Spidey’s razor-sharp wit saves this reboot

Spidey’s razor-sharp wit saves this reboot

Review: Spider-man: Homecoming

(M) Tom Holland, Michael Keaton, Zendaya, Donald Glover

Superhero movies are like desserts. There’s a sugar rush when your favourite hero flies in— cue the explosions, the sweetness of a love interest and finally the defeat of villains with tantalising special effects. The whole experience leaves you satisfied; of course there are some exceptions. But even with the best desserts, when you indulge too much and all the time, your stomach begins to turn and the mere thought of it will give you a gag reflex.

That’s why it’s a shame Spider-Man: Homecoming had to come out in a film climate saturated with superhero movies that have left most audiences with, well, a stomach ache.

This latest offering tries to ease the pain and its biggest triumph is the casting of Tom Holland (The Impossible), who was first introduced as young Peter Parker in Captain America: Civil War.  It feels like Marvel has finally found a Parker that is truer to the comic books and cartoons. The energy, enthusiasm and comedy Holland brings are all the elements lost on previous Spideys played by Tobey Maguire and Andrew Garfield.

In Spider-Man: Homecoming, Parker struggles to come down from the high and excitement of the Civil War. He thinks he is ready to really be part of The Avengers team, not walk the halls of high school and try (and fail) to muster up the courage to talk to his crush. Tony Stark (Robert Downey Jr) acts as a distant mentor and tries to keep Parker grounded, literally. The dynamic between the two translates well throughout the film and audiences can easily connect with the tough love and almost father-son relationship.

Still Spidey finds a way to prove himself by trying to bring down a ring of arms dealers headed by the flying villain Vulture (Michael Keaton). Vulture and his crew aren’t selling just any weapons, but weapons powered by the alien power sources left over from the carnage of Civil War. Parker quickly learns that he is in way over his head and has to deal with the fatal consequences of taking on more than he can handle.

Keaton (Spotlight) was let down by the script. You could see he was grasping for something tangible to convince the audience and himself that his villain character was worth a whole movie to be centered upon him. He ultimately fell short.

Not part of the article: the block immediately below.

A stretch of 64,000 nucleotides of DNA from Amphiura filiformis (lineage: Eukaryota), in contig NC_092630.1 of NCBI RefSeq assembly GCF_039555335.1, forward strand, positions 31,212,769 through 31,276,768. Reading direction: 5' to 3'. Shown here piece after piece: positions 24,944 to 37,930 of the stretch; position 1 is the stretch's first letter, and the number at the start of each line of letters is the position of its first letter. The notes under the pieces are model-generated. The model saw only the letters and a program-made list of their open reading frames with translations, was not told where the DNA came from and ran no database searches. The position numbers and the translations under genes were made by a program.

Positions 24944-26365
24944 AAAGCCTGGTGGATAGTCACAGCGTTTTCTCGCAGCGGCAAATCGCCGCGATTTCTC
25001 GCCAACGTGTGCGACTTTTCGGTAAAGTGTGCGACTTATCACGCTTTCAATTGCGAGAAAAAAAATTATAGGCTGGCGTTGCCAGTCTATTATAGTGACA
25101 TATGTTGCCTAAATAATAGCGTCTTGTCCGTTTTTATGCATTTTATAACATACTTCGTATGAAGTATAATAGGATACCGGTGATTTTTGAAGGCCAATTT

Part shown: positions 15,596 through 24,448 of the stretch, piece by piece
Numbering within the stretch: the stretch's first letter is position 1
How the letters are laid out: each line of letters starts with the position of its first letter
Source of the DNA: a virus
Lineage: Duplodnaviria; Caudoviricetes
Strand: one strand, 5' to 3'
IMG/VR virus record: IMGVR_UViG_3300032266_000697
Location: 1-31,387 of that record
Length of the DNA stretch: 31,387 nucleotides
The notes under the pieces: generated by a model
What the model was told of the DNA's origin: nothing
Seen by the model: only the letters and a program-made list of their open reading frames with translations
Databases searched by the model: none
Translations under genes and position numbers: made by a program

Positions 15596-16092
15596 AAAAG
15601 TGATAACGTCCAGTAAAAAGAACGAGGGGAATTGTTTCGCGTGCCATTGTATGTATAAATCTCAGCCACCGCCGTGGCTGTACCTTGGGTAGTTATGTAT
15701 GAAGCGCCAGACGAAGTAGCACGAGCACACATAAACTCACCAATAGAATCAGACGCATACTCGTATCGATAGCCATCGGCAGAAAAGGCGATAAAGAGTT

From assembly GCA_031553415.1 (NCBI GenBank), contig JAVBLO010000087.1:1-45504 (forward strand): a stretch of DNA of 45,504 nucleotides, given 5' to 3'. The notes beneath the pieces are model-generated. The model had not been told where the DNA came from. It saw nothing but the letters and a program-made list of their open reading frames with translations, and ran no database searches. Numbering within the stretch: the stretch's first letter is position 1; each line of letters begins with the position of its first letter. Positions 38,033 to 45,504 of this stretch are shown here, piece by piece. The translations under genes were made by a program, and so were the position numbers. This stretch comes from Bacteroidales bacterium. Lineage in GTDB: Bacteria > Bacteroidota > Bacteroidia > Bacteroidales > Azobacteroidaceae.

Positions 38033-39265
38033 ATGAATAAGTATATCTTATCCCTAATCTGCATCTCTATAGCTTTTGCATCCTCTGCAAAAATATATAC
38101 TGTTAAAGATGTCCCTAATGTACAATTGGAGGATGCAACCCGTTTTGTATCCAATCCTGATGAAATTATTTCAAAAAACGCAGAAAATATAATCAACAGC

The story could have ended at the one hour mark and the rest of Homecoming might have been a drag, if it wasn’t for the comedy relief managing to pull the audience through to the end. And by the credits, can we say that this was Spidey’s most epic adventure? No, but Homecoming does pave the way to show the growth of Parker’s friendly neighbourhood Spider-Man. With Holland in the red and blue suit, it’s a journey that fans will continue to follow.

Spider-Man emulates what we all go through, wanting to prove ourselves and forge forward. Parker struggled with knowing his limits and the fear of admitting them.  This is something that can be true for both teenagers and adults. In the film, there also is focus upon the essence of having patience and being open to guidance. These same things can be said to apply to our own spiritual lives.

Maybe we know our path or we are lost but, either way, we all need some guidance – and you don’t have to look further than the Scripture in James 1:5-6. Unlike reboots, reading and finding new understandings of the Good News never gets old (no matter where you are in your spiritual journey).

Hollywood won’t be stopped from bringing out more superhero films and, in the middle of watching this Spider-Man reboot, don’t be surprised if you catch yourself thinking excitedly (or with dread) about the next Avengers movie. That’s the thing with dessert – there’s just that tiny bit of you that will still crave it. Luckily for you and me, Hollywood already has that covered and we won’t have to wait long to be sucked back into the Marvel universe.

Oh and like all Marvel films make sure you stay around for Homecoming‘s end-of-film credits.

Melissa Stewart


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